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Meaning of SCRAPE

Pronunciation:  skreyp

WordNet Dictionary
  1. [n]  an indication of damage
  2. [n]  a deep bow with the foot drawn backwards (indicating excessive humility); "all that bowing and scraping did not impress him"
  3. [n]  a harsh noise made by scraping; "the scrape of violin bows distracted her"
  4. [n]  an abraded area where the skin is torn or worn off
  5. [v]  strike against an object, as of one's toe or foot
  6. [v]  scratch repeatedly; "The cat scraped at the armchair"
  7. [v]  cut the surface of; wear away the surface of
  8. [v]  bruise, cut, or injure the skin or the surface of; "The boy skinned his knee when he fell"
  9. [v]  gather together over time; as of money or other resources; "She had scraped together enough money for college"
  10. [v]  make by scraping; "They scraped a letter into the stone"
  11. [v]  bend the knees and bow in a servile manner

SCRAPE is a 6 letter word that starts with S.


 Synonyms: abrade, abrasion, come up, excoriation, genuflect, grate, kowtow, mark, scar, scrape up, scraping, scraping, scratch, scratch, scratch, scratch, scratch up, scratching, skin, skin, stub
 See Also: accumulate, amass, blemish, bow, bow, bowing, claw, collect, compile, create, cut out, defect, graze, hoard, incise, injure, injure, lesion, make, noise, obeisance, paw, pile up, rope burn, rub, scratch out, scuff, wound, wound, wound



Webster's 1913 Dictionary
  1. \Scrape\ (skr[=a]p), v. t. [imp. & p. p. {Scraped}; p.
    pr. & vb. n. {Scraping}.] [Icel. skrapa; akin to Sw. skrapa,
    Dan. skrabe, D. schrapen, schrabben, G. schrappen, and prob.
    to E. sharp.]
    1. To rub over the surface of (something) with a sharp or
       rough instrument; to rub over with something that roughens
       by removing portions of the surface; to grate harshly
       over; to abrade; to make even, or bring to a required
       condition or form, by moving the sharp edge of an
       instrument breadthwise over the surface with pressure,
       cutting away excesses and superfluous parts; to make
       smooth or clean; as, to scrape a bone with a knife; to
       scrape a metal plate to an even surface.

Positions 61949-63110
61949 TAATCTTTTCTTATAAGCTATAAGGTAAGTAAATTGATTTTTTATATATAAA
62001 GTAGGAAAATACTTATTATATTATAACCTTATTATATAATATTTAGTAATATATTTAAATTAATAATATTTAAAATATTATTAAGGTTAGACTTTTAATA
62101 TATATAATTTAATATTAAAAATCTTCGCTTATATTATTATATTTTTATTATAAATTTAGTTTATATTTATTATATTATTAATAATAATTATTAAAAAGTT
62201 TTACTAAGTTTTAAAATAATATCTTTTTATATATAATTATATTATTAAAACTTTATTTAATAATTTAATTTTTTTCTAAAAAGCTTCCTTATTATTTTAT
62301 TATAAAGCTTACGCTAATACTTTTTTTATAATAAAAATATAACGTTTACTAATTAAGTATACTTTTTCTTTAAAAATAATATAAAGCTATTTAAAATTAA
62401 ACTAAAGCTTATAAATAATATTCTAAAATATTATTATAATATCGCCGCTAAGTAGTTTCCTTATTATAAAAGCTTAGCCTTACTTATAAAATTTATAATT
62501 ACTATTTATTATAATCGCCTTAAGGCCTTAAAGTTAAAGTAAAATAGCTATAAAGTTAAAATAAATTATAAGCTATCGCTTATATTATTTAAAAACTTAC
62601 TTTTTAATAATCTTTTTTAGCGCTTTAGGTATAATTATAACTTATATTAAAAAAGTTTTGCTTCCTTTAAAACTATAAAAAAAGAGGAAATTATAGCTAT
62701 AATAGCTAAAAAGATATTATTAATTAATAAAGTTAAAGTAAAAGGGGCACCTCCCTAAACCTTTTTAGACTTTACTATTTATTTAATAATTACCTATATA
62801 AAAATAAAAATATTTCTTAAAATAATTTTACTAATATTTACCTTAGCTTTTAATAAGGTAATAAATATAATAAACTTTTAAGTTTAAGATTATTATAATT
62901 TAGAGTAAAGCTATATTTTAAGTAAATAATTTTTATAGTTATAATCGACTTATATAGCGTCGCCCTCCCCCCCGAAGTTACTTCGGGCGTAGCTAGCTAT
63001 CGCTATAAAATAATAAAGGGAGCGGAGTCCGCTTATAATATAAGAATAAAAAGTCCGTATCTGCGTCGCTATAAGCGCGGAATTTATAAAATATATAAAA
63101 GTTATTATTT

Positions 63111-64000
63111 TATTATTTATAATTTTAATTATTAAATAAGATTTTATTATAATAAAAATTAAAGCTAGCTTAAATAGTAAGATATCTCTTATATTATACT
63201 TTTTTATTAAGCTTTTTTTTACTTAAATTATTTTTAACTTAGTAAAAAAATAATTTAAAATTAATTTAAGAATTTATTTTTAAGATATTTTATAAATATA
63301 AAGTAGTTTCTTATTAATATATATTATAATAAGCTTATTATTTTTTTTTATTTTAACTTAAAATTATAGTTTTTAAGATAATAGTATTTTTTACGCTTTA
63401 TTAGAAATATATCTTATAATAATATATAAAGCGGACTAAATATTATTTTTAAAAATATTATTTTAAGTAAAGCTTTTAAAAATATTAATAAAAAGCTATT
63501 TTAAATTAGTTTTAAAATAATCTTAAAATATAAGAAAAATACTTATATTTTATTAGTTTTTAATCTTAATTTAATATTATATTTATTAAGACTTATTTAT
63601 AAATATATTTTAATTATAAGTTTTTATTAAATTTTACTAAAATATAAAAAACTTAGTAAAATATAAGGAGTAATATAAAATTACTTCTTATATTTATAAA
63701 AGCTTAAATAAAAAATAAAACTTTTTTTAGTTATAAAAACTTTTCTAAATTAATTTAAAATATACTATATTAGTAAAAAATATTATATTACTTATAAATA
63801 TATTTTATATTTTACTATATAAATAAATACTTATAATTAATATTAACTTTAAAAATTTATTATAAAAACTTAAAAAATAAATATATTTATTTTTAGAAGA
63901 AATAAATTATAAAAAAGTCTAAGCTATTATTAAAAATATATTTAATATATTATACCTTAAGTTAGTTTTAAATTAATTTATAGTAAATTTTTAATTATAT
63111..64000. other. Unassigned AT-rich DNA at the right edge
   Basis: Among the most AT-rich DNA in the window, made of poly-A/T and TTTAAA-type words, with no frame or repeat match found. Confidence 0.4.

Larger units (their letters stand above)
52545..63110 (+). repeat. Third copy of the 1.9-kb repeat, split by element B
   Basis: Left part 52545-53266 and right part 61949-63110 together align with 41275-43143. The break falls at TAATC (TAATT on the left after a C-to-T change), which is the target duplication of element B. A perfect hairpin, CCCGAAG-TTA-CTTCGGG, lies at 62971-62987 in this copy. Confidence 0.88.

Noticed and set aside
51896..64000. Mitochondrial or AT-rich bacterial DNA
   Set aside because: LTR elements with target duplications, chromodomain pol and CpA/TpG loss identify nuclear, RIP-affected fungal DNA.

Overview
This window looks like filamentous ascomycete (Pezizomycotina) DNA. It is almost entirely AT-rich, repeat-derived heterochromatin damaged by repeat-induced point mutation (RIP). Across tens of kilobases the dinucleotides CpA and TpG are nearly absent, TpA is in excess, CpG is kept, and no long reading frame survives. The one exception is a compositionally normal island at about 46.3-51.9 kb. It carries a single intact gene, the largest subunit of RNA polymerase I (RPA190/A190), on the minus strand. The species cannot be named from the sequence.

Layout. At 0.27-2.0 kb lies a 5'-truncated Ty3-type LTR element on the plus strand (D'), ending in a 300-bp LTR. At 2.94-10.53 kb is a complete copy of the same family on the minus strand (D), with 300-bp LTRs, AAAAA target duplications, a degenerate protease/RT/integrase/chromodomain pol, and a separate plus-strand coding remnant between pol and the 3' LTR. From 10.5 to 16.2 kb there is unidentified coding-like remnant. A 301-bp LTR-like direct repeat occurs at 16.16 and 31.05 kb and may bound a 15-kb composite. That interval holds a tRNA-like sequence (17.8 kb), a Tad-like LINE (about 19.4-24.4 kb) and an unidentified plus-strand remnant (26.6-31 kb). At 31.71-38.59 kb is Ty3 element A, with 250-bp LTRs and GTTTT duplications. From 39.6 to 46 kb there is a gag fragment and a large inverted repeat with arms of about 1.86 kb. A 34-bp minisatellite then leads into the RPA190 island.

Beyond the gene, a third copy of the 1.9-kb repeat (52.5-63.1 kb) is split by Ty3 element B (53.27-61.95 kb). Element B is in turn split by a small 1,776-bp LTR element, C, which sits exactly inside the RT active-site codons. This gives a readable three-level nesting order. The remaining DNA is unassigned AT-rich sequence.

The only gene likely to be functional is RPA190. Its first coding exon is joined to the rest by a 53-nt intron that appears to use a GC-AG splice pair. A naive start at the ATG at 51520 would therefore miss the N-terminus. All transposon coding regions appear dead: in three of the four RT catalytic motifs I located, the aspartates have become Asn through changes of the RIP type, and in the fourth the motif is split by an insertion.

2. To remove by rubbing or scraping (in the sense above).
             I will also scrape her dust from her, and make her
             like the top of a rock.               --Ezek. xxvi.
    3. To collect by, or as by, a process of scraping; to gather
       in small portions by laborious effort; hence, to acquire
       avariciously and save penuriously; -- often followed by
       together or up; as, to scrape money together.
             The prelatical party complained that, to swell a
             number the nonconformists did not choose, but
             scrape, subscribers.                  --Fuller.
    4. To express disapprobation of, as a play, or to silence, as
       a speaker, by drawing the feet back and forth upon the
       floor; -- usually with down. --Macaulay.
    {To scrape acquaintance}, to seek acquaintance otherwise than
       by an introduction. --Farquhar.
             He tried to scrape acquaintance with her, but failed
             ignominiously.                        --G. W. Cable.
  2. \Scrape\, v. i.
    1. To rub over the surface of anything with something which
       roughens or removes it, or which smooths or cleans it; to
       rub harshly and noisily along.
    2. To occupy one's self with getting laboriously; as, he
       scraped and saved until he became rich. ``[Spend] their
       scraping fathers' gold.'' --Shak.
    3. To play awkwardly and inharmoniously on a violin or like
    4. To draw back the right foot along the ground or floor when
       making a bow.
  3. \Scrape\, n.
    1. The act of scraping; also, the effect of scraping, as a
       scratch, or a harsh sound; as, a noisy scrape on the
       floor; a scrape of a pen.
    2. A drawing back of the right foot when bowing; also, a bow
       made with that accompaniment. --H. Spencer.
    3. A disagreeable and embarrassing predicament out of which
       one can not get without undergoing, as it were, a painful
       rubbing or scraping; a perplexity; a difficulty.
             The too eager pursuit of this his old enemy through
             thick and thin has led him into many of these
             scrapes.                              --Bp.